The Secret Miracle

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"The Secret Miracle" (Spanish: "El milagro secreto") is a short story by Argentine writer and poet Jorge Luis Borges. The story focuses on an author condemned to death. At the moment of his execution, time freezes, allowing him to finish his masterpiece, though only within his own mind.

The story was first published in the magazine Sur in February 1943 and was collected in Ficciones (1944).


A minor Czech author, Jaromir Hladík,[1] is living in Prague when it is occupied by the Nazis during World War II. Hladík is arrested and charged with being Jewish as well as opposing the Anschluss, and he is sentenced to die by firing squad in one week.

Terrified of his impending execution, Hladík spends most of that week picturing it with infinite variations, until he has "died hundreds of deaths".[2][3] However, Hladík's main concern soon turns to his unfinished play, The Enemies, the story of a nineteenth-century man caught in a strange, repeating loop of experiences. Hladík wishes to complete his play, which he feels will vindicate his previous mediocre literary output and life's work.

On the last night before his death, he prays to God, asking for one more year of time in which to finish the play. That night, he dreams of going to the Clementinum library, where the librarian has gone blind looking for a single letter that represents God. Someone returns an atlas to the library; Hladík touches a letter in it and hears a voice that says, "The time of your labor has been granted".[4][5]

The next morning, Hladík is taken outside to the firing squad. The sergeant gives the order to fire, but then time stops. Hladík cannot move, but he remains conscious. After an initial day of panic, he understands that God has answered his prayer, giving him an additional year of subjective time, though no one else will realize that anything unusual has happened – the "secret miracle" of the story's title.

Working from memory, Hladík mentally writes, expands, and edits his play, shaping every detail and nuance to his satisfaction. Finally, when he completes the final phrase to his satisfaction, time begins again, and the volley from the soldiers' rifles kills him.

Composition and themes[edit]

"The Secret Miracle" has often been compared to "An Occurrence at Owl Creek Bridge" (1890) by American author Ambrose Bierce, in which a Confederate spy hanged during the American Civil War hallucinates a lengthy escape at the moment of his death. However, it is unknown if Bierce's story was a specific influence on Borges' composition. [6][7]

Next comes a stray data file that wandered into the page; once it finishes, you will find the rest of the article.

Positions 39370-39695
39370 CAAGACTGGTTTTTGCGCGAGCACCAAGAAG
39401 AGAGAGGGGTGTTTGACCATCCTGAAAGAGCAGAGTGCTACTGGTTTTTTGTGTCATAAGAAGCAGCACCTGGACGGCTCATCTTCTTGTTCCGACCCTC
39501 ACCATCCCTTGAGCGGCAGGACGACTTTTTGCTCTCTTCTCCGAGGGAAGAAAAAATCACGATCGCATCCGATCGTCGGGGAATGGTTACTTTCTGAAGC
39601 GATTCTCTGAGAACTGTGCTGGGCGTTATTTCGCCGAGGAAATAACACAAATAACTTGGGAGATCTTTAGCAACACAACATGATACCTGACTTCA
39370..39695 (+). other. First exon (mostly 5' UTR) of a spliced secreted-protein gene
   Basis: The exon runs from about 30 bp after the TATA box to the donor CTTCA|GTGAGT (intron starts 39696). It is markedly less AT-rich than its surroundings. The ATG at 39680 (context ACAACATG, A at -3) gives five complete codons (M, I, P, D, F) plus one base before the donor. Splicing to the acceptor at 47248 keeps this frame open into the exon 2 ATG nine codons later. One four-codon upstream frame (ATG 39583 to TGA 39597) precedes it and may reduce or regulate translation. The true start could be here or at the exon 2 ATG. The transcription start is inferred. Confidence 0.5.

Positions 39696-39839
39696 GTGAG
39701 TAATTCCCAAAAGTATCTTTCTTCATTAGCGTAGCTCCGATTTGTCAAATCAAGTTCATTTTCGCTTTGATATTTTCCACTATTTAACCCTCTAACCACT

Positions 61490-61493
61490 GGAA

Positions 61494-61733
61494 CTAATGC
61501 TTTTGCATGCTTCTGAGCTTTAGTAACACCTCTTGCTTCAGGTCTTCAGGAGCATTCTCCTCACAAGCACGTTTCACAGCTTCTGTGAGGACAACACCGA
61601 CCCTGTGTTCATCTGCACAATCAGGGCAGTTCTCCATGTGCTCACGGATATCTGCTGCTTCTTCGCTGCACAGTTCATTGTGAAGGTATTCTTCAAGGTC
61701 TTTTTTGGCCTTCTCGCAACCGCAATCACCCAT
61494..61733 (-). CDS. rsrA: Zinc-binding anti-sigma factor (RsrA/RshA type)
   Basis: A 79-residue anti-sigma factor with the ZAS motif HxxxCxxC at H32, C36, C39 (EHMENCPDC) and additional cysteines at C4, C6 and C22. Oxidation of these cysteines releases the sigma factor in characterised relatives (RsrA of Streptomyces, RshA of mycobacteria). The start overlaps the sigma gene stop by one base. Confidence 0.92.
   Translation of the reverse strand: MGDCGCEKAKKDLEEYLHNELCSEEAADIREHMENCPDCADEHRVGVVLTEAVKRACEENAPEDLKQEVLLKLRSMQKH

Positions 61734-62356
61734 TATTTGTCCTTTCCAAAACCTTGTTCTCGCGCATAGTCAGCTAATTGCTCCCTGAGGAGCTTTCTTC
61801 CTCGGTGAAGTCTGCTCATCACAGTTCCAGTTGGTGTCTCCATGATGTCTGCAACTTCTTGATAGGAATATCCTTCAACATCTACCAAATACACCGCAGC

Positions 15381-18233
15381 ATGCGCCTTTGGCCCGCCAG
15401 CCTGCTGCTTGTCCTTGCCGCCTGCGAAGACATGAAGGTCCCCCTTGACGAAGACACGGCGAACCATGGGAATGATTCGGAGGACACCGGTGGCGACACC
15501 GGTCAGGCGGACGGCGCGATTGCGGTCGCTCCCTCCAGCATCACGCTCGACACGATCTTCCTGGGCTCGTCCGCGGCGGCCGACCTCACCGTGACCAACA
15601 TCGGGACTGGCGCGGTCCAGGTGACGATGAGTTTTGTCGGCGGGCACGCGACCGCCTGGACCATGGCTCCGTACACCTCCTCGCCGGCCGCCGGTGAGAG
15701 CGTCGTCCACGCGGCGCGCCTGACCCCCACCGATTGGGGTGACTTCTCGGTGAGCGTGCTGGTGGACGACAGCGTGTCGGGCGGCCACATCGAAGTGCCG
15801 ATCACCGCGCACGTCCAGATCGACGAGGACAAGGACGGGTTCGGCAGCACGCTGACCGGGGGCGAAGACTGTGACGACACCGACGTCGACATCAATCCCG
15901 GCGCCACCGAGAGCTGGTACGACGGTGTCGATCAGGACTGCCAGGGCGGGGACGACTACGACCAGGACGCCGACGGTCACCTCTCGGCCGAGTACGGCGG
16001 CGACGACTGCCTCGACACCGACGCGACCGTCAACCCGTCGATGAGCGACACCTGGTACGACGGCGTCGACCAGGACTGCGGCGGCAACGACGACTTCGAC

In one of the story's best-known lines, Hladik reflects that "irreality" is "one of art's requisites".[8][9] The line is often cited in discussions of Borges' own explorations of art, artifice, and reality.[10]

Critic Edna Aizenberg has noted that though Borges is often considered an author who focuses on "irreality" rather than social concerns, "The Secret Miracle" is firmly rooted in the Holocaust; Hladík is arrested at the start of the Nazi occupation of Czechoslovakia and sentenced to death in large part for being Jewish.[10] John Fraser reads the story as similarly rooted in historical concerns, arguing that Hladik gives a model of how art can be used to transcend contemporary geopolitical horrors.[11]


American author Nicholson Baker cited "The Secret Miracle" as an influence on his erotic science fiction novel The Fermata.[12]

Along with another Borges story, "The Circular Ruins", "The Secret Miracle" was an influence on the Christopher Nolan science fiction film Inception, in which varying time perception inside and outside dreams plays a major plot role.[13]


  1. ^ The character's name was possibly inspired by the now forgotten Czech writer Václav Hladík (1868–1913).
    Balderston, Daniel. Out of Context. Historical References and the Representation of Reality in Borges, Durham – London, Duke University Press, 1993, ISBN 0-8223-1316-2. (Spanish edition: Beatrix Viterbo Editora, 1996.)
    See also essay Borges y Praga (2000, in Spanish) by František Vrhel (1943).
  2. ^ Borges 1962, p. 89.
  3. ^ Spanish: "murió centenares de muertes"
  4. ^ Borges 1962, p. 92.
  5. ^ Spanish: "El tiempo de tu labor ha sido otorgado."
  6. ^ Alazraki, J. La prosa narrativa de Jorge Luis Borges. Estilo, Madrid, Gredos, 1983. pp. 352-356.
  7. ^ Lamy, Nicole (October 30, 2018). "Works of Fiction That Are Best Read Together". The New York Times. Retrieved August 11, 2023.
  8. ^ Borges 1962, p. 91.
  9. ^ Spanish: "la irrealidad, que es condición del arte"
  10. ^ a b Aizenberg, Edna. "Postmodern or Post-Auschwitz: Borges and the Limits of Representation." Variaciones Borges, no. 3, 1997, pp. 141–52. JSTOR. Accessed 11 Aug. 2023.
  11. ^ Fraser, John. "Jorge Luis Borges, Alive in His Labyrinth." Criticism, vol. 31, no. 2, 1989, pp. 179–91. JSTOR. Accessed 11 Aug. 2023.
  12. ^ Slung, Michelle (February 13, 1994). "Magic Voyeurism". The New York Times. Retrieved August 11, 2023.
  13. ^ Ouellette, Jennifer (2020-09-07). "Can't watch Tenet? Now is the perfect time to revisit Inception". Ars Technica. Retrieved 2020-09-07.


    • Borges, Jorge Luis (1962). Labyrinths: Selected Stories & Other Writings. Translated by Onis, Harriet. New York: New Directions.